Just because you think you’ll need X amount of passive income to retire early doesn’t mean that amount will stay static forever. Family sizes change. Health issues arise as we age. Accidents happen. Tastes change. With inflation eating away at our purchasing power, the need to generate more income has increased for everyone.
Be open to generating supplemental retirement income once your day job is done. If you can do something you enjoy that brings in extra income, you dramatically increase your chances of living a comfortable retirement life.
Not only do you generate income by doing something purposeful, but the income generated also alleviates the need for you to spend down your capital as quickly.
3) You will adopt a dynamic safe withdrawal rate and be more flexible overall.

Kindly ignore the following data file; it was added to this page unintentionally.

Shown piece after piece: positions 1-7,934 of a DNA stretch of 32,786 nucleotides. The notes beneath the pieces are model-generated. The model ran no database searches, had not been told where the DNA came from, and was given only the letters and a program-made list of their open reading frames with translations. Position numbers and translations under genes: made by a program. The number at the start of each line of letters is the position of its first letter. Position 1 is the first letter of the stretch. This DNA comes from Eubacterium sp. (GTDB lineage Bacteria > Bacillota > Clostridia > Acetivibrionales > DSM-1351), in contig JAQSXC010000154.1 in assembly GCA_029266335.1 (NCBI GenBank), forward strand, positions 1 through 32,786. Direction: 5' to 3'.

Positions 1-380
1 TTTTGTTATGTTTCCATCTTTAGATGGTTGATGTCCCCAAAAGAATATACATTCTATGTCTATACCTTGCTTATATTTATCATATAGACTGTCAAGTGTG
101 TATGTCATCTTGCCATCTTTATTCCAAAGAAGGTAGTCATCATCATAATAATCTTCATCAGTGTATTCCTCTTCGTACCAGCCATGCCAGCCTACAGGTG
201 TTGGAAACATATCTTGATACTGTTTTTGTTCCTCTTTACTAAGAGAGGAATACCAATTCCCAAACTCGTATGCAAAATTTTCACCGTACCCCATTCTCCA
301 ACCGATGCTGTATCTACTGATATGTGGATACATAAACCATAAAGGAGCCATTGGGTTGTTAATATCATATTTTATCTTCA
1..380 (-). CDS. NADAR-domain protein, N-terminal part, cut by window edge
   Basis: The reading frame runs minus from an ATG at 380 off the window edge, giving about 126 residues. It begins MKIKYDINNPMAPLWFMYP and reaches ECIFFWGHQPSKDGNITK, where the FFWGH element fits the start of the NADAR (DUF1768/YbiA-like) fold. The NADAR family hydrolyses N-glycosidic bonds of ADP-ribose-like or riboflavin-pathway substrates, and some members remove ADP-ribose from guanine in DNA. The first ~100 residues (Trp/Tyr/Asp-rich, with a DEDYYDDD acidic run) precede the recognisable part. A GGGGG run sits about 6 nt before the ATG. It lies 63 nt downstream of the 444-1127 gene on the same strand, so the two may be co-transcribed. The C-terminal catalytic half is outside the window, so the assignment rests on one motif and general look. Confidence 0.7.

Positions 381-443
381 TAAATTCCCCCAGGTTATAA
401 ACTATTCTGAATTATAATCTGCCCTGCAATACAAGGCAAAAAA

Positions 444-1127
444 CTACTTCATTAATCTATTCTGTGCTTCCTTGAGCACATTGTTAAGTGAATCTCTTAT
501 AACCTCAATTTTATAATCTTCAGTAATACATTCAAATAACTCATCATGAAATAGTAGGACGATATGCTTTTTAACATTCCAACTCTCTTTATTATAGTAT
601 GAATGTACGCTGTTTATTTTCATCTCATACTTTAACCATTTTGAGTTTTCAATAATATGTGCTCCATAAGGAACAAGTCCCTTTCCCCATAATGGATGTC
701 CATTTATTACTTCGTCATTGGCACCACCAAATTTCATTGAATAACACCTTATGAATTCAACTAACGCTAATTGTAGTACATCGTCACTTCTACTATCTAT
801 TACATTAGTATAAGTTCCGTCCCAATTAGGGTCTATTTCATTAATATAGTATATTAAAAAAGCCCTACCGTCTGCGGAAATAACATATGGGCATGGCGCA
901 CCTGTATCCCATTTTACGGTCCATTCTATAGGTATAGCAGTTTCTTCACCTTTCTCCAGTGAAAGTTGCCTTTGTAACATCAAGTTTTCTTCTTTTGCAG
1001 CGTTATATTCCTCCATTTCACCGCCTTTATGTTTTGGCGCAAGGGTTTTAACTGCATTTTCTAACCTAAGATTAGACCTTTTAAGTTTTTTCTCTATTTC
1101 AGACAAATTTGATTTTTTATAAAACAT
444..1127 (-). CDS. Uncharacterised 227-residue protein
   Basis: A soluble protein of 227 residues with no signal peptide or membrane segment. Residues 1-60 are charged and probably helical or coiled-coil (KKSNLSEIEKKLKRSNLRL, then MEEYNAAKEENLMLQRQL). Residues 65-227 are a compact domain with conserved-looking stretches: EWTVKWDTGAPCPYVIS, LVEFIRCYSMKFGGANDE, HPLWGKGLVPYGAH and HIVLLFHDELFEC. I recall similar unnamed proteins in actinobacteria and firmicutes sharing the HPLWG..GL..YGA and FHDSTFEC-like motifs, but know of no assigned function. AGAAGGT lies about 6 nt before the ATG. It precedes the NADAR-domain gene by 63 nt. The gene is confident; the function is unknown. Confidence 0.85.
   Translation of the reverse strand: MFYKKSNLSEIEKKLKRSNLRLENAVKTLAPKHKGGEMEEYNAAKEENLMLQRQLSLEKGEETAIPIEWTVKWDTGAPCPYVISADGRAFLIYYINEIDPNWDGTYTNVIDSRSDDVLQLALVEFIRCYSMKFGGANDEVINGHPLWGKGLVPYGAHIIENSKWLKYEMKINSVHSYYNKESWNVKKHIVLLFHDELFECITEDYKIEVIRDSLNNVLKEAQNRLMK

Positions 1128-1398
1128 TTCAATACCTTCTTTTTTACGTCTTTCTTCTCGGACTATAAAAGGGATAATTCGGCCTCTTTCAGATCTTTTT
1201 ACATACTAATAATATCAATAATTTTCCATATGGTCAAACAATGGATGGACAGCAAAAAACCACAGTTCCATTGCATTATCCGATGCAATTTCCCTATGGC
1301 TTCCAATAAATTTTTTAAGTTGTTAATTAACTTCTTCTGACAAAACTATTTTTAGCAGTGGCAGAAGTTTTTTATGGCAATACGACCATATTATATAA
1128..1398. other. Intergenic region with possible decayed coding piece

Because your financial needs and desires will change over time, you should also be flexible with your safe withdrawal rate. The best safe withdrawal rate is a dynamic safe withdrawal rate that changes with the times.
Contrary to what academics might say, there is no one fixed safe withdrawal rate to go by. As a practitioner who let go of a day job’s security in 2012, I’m telling you staying flexible is important.
One way is to follow and use the 10-year bond yield as your withdrawal rate guide. This economic figure is an important starting point that tells you the state of the world. In general, as the 10-year bond yield increases, so can your safe withdrawal rate and vice versa.